Goodbye GoDaddy! Hello SiteGround!

I’ve recently ditched GoDaddy for my personal hosting needs, moving my stuff (including this blog) to SiteGround. In this post, I talk about why I moved and the rewards for doing so. Also, I’ll share my initial experiences of using Let’s Encrypt and Cloudflare, which SiteGround has enabled.

When I first bought my domain back in 2008, the internet was a different place and I was pretty clueless when it came to the process of registering a domain and connecting it to hosting. I did what a lot of people do – I bought the whole lot from GoDaddy. I’ve been a customer ever since, even if this is more a reflection of inertia than loyalty.

Out with the old…

Having recently decided to start blogging again, I’ve been giving my site a bit of a “spring clean”. In between updating plugins and clearing out drafts, I noticed that WordPress was warning me about an insecure version of PHP.

It’s not exactly subtle! Hard to ignore.

Suitably chastised, I immediately logged into my GoDaddy account and set to work. Unfortunately, I soon found that my options were very limited. For my hosting, I was able to choose between PHP version 5.4 or 5.6. The good news is that I was already on version 5.6. The bad news is that active support for 5.6 ended in early 2017 and in January of this year it had reached “end of life” – no more fixes, even for security.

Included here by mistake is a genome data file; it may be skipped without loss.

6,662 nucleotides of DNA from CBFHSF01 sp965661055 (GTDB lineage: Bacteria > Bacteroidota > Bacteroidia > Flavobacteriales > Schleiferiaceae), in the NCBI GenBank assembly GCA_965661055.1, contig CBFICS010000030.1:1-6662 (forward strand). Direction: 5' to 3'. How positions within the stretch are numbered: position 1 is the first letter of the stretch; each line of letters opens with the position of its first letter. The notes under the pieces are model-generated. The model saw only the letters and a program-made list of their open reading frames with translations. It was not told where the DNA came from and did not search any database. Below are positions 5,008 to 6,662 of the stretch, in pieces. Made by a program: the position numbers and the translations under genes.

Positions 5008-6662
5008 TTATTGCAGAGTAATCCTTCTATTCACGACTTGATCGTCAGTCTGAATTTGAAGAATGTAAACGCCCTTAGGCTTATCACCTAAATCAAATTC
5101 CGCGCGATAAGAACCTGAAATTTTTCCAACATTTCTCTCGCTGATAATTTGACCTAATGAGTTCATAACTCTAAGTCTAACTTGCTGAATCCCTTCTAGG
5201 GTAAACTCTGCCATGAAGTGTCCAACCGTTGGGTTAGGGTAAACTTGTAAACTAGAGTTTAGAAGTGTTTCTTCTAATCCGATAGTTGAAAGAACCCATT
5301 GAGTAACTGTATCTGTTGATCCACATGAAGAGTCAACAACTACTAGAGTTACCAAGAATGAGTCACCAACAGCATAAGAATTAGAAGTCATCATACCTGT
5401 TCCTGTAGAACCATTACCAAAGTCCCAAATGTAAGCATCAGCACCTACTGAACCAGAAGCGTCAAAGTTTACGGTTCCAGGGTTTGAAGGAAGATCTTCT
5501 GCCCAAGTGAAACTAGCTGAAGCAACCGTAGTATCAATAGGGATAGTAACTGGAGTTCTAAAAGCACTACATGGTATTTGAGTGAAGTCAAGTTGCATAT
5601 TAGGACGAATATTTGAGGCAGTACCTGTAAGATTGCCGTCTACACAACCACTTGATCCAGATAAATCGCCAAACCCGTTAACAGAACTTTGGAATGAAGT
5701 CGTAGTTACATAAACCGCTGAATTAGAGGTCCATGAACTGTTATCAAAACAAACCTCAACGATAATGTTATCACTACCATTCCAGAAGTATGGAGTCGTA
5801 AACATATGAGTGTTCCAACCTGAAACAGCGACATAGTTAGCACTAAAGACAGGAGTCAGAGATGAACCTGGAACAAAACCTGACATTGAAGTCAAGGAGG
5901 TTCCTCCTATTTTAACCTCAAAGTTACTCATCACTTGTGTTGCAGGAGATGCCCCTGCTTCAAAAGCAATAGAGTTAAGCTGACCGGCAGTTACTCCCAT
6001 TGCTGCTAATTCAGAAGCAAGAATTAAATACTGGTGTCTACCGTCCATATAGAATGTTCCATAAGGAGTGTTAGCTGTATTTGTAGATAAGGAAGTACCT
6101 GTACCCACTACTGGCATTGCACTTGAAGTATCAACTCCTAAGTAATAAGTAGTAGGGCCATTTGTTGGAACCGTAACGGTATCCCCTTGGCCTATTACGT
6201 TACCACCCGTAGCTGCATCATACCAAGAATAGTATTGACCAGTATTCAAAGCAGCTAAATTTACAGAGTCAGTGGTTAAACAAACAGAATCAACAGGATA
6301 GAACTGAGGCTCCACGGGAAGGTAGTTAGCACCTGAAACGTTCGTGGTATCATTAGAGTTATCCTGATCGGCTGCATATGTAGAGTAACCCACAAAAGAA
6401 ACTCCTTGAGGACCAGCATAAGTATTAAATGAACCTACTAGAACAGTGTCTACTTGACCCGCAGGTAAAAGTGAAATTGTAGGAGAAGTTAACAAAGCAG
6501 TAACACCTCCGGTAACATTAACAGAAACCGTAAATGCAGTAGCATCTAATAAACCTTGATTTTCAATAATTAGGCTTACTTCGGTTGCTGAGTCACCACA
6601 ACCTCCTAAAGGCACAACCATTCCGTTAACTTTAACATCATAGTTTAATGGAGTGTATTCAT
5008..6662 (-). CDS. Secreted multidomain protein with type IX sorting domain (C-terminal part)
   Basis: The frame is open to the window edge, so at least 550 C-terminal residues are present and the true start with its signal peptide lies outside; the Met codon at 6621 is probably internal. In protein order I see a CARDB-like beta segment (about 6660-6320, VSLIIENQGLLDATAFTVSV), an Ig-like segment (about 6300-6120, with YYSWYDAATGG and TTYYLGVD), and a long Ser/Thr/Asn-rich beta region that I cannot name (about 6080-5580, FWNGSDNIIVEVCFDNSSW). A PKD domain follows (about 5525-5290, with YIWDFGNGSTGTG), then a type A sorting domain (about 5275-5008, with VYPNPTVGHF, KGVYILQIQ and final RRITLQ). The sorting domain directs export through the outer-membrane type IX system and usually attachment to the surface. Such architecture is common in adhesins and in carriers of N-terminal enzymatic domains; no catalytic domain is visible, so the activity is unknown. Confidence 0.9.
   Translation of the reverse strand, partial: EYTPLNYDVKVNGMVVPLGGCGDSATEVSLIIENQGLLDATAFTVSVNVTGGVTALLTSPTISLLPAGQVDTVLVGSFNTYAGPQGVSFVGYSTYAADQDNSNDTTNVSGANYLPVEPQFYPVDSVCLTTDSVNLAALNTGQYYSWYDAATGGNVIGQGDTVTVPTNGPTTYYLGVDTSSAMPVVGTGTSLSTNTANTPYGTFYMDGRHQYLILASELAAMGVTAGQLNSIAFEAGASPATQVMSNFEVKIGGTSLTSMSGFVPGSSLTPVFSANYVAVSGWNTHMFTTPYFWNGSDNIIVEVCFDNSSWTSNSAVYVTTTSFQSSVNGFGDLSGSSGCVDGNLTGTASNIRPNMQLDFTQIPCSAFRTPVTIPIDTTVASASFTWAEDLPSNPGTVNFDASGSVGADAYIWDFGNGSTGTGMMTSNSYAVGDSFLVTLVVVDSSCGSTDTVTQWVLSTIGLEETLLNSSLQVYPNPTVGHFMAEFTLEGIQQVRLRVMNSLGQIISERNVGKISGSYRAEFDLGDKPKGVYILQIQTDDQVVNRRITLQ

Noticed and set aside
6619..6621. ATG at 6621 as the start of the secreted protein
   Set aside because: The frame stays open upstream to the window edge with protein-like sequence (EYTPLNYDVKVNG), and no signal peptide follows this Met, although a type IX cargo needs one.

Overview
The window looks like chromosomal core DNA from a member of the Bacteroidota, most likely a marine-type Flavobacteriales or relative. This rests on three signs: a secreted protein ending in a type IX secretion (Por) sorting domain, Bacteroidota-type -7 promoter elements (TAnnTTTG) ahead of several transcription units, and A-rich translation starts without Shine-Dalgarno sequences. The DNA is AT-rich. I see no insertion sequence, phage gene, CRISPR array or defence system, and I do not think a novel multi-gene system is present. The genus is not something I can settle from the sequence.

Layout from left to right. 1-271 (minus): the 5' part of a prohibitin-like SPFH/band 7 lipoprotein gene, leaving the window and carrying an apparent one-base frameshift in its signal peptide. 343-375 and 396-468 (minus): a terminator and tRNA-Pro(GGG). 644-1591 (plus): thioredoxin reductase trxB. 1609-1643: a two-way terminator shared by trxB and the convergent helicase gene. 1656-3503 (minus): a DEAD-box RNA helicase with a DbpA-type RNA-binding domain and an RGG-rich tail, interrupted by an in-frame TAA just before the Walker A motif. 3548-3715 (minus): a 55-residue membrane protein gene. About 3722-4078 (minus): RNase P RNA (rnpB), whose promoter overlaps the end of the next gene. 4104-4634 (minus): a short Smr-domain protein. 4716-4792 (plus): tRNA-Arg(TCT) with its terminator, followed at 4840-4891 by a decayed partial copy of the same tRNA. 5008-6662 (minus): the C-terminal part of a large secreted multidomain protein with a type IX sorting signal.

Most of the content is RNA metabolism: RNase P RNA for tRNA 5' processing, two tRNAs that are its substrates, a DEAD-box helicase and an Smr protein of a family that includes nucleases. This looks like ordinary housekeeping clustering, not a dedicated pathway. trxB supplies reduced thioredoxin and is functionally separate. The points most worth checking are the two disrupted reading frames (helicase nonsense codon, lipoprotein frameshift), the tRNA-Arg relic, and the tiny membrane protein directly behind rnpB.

As per the official documentation, even versions 7.0 and 7.1 are now officially at end of life. The version to use now is 7.4.

Now, I’m not too proud to admit that my site was running such an outdated version of PHP. Heck, I’m not over the moon to be confessing my use of PHP at all. (I jest! I jest!) To be honest, though, I had assumed that GoDaddy would update PHP in the same way they update the OS. It didn’t cross my mind that this would be a manual task. I suppose I spend so much time on managed cloud platforms these days that I’d developed a bit of a blind spot. This site is, after all, the only one I run that uses shared hosting.

I spoke to one of GoDaddy’s support agents, who told me that the issue was the age of the hosting package I was using. In other words, I was being punished for being the fact I’d been a customer so long! I was offered a migration to a more modern package – for a fee of $99.